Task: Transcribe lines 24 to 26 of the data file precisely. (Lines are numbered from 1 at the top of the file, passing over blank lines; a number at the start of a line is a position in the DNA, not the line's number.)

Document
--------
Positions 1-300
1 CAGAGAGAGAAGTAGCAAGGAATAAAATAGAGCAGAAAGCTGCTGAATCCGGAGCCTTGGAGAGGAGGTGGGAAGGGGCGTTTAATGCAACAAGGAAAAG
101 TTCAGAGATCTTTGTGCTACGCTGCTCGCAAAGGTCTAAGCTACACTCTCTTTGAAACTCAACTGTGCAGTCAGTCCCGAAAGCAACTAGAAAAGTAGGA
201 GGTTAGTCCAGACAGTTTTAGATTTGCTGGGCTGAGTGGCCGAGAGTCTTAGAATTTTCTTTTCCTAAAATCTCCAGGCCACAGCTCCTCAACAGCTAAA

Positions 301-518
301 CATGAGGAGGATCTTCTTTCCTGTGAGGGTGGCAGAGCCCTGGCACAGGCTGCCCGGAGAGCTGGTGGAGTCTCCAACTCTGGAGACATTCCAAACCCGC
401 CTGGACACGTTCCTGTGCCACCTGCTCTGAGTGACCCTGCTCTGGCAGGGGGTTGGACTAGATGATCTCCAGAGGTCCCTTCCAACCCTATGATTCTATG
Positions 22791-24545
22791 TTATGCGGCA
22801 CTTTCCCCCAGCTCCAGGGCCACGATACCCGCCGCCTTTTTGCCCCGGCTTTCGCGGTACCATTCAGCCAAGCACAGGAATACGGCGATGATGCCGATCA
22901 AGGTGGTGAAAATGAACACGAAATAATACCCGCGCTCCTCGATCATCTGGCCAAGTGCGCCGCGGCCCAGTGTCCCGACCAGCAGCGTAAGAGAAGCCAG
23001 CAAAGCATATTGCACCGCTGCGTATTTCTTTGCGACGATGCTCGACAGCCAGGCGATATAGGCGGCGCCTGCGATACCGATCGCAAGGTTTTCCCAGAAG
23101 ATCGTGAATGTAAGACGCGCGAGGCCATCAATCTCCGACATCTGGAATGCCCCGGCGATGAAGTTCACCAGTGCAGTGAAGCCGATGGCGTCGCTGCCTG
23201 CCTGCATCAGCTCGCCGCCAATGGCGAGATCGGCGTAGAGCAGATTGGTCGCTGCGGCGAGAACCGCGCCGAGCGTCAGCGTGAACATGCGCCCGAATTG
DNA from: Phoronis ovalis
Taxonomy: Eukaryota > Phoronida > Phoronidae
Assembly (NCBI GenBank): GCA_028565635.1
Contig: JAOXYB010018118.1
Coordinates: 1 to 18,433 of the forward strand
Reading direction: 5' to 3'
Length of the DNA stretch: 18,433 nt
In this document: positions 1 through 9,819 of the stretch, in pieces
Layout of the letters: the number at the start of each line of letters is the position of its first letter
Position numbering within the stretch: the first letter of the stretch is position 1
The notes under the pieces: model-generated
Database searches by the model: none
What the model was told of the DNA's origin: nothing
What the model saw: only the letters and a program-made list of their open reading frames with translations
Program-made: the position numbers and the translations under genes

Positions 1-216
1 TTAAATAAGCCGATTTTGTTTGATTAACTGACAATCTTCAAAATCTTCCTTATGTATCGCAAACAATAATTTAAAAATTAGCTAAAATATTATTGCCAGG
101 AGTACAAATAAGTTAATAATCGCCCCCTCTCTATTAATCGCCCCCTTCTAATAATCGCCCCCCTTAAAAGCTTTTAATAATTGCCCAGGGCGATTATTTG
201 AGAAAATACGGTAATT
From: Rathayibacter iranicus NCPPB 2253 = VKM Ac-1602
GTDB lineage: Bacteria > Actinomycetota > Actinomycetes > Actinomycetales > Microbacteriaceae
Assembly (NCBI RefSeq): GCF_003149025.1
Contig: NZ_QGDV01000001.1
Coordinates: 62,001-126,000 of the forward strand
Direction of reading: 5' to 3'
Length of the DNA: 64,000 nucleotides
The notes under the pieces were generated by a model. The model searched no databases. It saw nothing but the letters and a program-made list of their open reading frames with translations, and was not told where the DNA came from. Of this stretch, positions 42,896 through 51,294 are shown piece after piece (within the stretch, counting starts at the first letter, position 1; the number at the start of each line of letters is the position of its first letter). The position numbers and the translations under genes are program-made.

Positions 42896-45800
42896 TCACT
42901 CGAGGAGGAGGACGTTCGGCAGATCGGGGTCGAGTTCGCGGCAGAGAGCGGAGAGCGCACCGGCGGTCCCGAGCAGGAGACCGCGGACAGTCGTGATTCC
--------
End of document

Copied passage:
Position numbering within the stretch: the first letter of the stretch is position 1
The notes under the pieces: model-generated
Database searches by the model: none